For me, it’s comedians. Maybe this is because I’m not naturally much of one myself, or maybe it’s because, deep down, I want to be one. Whatever the reason, I love watching them at work and going to live stand-up when I can.
For instance, I showed the relation between joke-telling and problem-solving. According to Edward de Bono, they both require the same set of skills – the reconstructing of existing patterns of thought. Also, I talked about the place of playfulness and humour as one of the 24 ‘signature strengths’ of positive psychologist Martin Seligman. Finally, my main man Dan Pink got a mention, as the ‘sense of play’ – explained in terms of games, humour and joyfulness – is one of his six senses of out new, right-brain world. Continue reading “All Hail the Comedians!”
This two day workshop will take place on Wednesday – Thursday, 17-18 February 10, 09:30-16:30. Speaker: Dawn Baird.
The realities of modern work life – flat structures, tough workloads and the need to exert influence across traditional boundaries – ensure that assertiveness skills are not an optional extra. Aggression is unacceptable; passivity is ineffective. Continue reading “Assertiveness & Workplace Confidence”
In the summer of 2008 I wrote a blog called How To Be Brave. It proved to be one of our most popular blogs hit-wise. So I followed it up with How To Be Brave: The Return. Now I’m aiming at an all-out workshop on the topic!
In the first blog in this series I mentioned that I’m delivering (for the second time) a 1-day course in Queen’s University called What Men Want: How To Manage the Men in Your Life. Although this is a course about men for women, it got me thinking about what it is – if anything – that all men might want. Here are some suggestions.
Why do men show so little interest in Lifelong Learning or self improvement. Even – or especially – when it comes to learning about themelves?
I ‘ve taught lots of courses at Queen ‘s University Belfast in the field of Personal Development. These workshops have ranged from Memory Improvement to Body Language, from Emotional Intelligence to Influencing Skills. They were all very well attended. But at a highly conservative estimate, the ratio of females to males in each class was about 5:2. Continue reading “Men From Mars Waste Their Hours”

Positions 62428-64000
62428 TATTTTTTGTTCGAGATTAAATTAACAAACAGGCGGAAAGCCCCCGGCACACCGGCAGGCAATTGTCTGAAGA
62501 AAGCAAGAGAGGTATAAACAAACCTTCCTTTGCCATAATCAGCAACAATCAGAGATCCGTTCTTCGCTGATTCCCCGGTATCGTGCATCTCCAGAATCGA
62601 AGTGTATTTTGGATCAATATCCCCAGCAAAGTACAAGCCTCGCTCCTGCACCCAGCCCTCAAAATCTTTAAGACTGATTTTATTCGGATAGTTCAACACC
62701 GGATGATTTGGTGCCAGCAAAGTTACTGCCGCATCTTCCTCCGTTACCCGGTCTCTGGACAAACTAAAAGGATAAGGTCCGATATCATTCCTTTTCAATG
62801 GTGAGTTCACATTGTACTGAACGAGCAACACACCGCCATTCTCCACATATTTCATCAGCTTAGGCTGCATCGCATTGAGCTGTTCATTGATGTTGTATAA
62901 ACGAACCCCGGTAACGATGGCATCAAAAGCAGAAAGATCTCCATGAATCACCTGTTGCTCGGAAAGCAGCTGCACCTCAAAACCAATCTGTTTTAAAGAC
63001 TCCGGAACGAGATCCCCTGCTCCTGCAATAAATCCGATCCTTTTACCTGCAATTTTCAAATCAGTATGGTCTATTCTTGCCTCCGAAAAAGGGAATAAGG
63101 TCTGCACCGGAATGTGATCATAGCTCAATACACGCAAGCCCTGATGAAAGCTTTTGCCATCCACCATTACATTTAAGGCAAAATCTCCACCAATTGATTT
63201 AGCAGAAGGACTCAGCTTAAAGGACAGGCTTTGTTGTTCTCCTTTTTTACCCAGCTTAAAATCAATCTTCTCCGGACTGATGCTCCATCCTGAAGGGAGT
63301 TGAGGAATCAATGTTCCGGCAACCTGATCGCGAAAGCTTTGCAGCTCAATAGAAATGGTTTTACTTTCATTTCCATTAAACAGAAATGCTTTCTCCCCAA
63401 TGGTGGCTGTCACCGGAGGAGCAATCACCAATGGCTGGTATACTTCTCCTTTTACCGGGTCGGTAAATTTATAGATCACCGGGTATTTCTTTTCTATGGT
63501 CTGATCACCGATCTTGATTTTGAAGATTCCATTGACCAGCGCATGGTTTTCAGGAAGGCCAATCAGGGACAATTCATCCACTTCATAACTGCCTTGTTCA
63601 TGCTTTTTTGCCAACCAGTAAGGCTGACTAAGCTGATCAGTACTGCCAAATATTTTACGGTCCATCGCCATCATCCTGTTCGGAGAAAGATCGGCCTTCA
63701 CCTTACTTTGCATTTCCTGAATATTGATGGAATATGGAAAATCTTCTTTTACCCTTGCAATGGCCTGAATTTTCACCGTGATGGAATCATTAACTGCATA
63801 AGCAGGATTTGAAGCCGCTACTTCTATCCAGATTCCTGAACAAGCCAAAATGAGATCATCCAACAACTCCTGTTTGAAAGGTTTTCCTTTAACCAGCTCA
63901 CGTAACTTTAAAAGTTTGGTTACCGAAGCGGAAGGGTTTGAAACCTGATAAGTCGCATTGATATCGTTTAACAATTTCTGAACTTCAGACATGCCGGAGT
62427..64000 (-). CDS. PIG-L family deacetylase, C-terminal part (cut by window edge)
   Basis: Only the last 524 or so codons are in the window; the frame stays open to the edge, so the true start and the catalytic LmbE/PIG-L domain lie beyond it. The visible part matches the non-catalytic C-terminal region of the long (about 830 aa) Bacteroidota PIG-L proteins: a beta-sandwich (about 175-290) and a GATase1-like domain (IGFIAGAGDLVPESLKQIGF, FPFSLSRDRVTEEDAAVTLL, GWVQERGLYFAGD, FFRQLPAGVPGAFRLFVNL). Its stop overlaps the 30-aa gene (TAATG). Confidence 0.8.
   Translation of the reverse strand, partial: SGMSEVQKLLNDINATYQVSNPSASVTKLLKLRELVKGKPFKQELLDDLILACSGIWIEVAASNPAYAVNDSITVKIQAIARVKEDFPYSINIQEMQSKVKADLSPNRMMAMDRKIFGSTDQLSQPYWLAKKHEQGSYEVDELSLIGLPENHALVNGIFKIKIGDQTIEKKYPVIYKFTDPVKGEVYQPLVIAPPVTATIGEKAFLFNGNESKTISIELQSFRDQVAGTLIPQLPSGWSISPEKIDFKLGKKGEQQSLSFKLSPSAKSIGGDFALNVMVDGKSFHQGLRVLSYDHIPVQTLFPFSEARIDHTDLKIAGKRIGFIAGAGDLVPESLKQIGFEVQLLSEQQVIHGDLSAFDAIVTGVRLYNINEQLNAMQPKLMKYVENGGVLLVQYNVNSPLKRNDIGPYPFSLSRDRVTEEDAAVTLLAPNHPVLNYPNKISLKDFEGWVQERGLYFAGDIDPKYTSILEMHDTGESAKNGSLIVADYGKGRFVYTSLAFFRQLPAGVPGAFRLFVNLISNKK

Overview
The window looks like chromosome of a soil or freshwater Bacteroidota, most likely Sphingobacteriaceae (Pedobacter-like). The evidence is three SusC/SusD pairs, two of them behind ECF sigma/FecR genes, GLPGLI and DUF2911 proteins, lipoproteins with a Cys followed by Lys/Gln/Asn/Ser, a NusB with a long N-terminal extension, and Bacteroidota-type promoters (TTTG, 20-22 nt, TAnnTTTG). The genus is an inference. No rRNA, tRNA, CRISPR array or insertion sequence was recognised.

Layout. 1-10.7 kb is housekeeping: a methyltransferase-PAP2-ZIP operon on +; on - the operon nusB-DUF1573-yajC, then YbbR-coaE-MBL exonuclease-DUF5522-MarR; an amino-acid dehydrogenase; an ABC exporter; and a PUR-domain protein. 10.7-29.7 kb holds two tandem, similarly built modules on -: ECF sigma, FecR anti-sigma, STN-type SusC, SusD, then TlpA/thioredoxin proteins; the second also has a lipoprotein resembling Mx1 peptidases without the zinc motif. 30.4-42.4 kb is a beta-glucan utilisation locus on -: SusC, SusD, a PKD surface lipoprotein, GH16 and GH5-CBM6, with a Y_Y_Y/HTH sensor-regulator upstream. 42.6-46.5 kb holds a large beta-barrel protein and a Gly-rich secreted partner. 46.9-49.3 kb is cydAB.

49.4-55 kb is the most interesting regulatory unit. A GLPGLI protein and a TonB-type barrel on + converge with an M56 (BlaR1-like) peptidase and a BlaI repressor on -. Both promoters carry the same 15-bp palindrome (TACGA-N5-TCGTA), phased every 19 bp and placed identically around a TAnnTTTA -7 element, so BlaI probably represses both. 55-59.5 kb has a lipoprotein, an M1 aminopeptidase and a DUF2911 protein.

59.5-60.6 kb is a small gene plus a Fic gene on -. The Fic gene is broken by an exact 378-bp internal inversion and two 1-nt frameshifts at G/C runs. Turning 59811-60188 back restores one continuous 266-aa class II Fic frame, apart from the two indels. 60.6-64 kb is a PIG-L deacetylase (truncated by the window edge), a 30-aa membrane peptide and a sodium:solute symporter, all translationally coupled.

On Wednesday 18 November 2009 I’m delivering a 1-day workshop as part of the Queen’s University Continuing Professional Development (CPD) Short Coruse Programme…for the second time. It’s name? Radical Time Management!
I like designing new workshops and working on new ideas as much as possible. So far, I’ve only repeated one course within the Queen’s University Open Learning Programme. That was my 1-day workshop called Body to Body: How To Communicate Without Words. Read about it here. Now, I intend to add to this repeated course hall of fame. On Saturday, 31 May 2008 I delivered a workshop called Confident Conversations: How to Talk in Any Situation. Or, as I called it my my post-workshop report blog, The Art of Talking Without Talking.
While you’re here, it seems an opportune moment to remind you of my 2-day EI workshop on 27-28 May, Emotional Intelligence Goes to Work. I’m running it as part of the Queen’s Univerity CPD programme.
“Workshop description: Emotional Intelligence (EI) is more than a sign of the times or the latest management movement – although it is both. Work has changed to become more personal and pressurised than ever before. There is a recognition that raw brain-power is not enough and never has been. Studies prove that the difference between average and outstanding performers at work lies in the ability to blend IQ with EI. Are you aware of your emotional strengths and how you are perceived by others? Can you handle situations of stress and conflict? Do you possess the ‘master aptitudes ‘ of motivation and resilience? Can you empathise with staff or customers? How is your social adeptness in networking scenarios? Is your leadership an inspiration or an impediment? These learnable skills – covered in this workshop – are vital and valued in the new world of work.” Continue reading “Emotional Intelligence is Sexy!”
Last Saturday – 4th April – I delivered a course much anticipated… by me anyway. It was the first time I’ve got to use my philosophy background explicitly in a course, except for some work I’ve done in the area of business ethics.
The course was on the meaning of life, and how to find it for yourself. It’s interesting to me that this sort of topic is becoming more in demand not only for personal development but also in organizational growth. A framework of meaning connecting individual and corporate purpose provides the ultimate in occupational motivation!
I’ve already mentioned the direction of the course in the enigmatically-named blog called 42. Instead, what I want to do here is share a few insights that I’ve gleaned during the course of my research and the delivery of my course. Continue reading “The Making of Meaning”
Dr Tess Maginess, Senior Teaching Fellow from the Open Learning Programme at Queen’s University Belfast no less, has made a mention of Allen in her Welcome message introducing the new Open Learning Programme 2008-2009. She said:
Communication – or the lack of it – is a big issue too and Allen Baird is on hand to give you an exciting and challenging perspective on a whole range of issues including non-verbal communication and the power (and, some of us would say, the necessity) of humour. So he offers us, The Power of Humour: How to be Funny and Body to Body: How to Communicate Without Words, while Helen Torr and Rob Mark complement Allen’s insights in their courses on Public Speaking.
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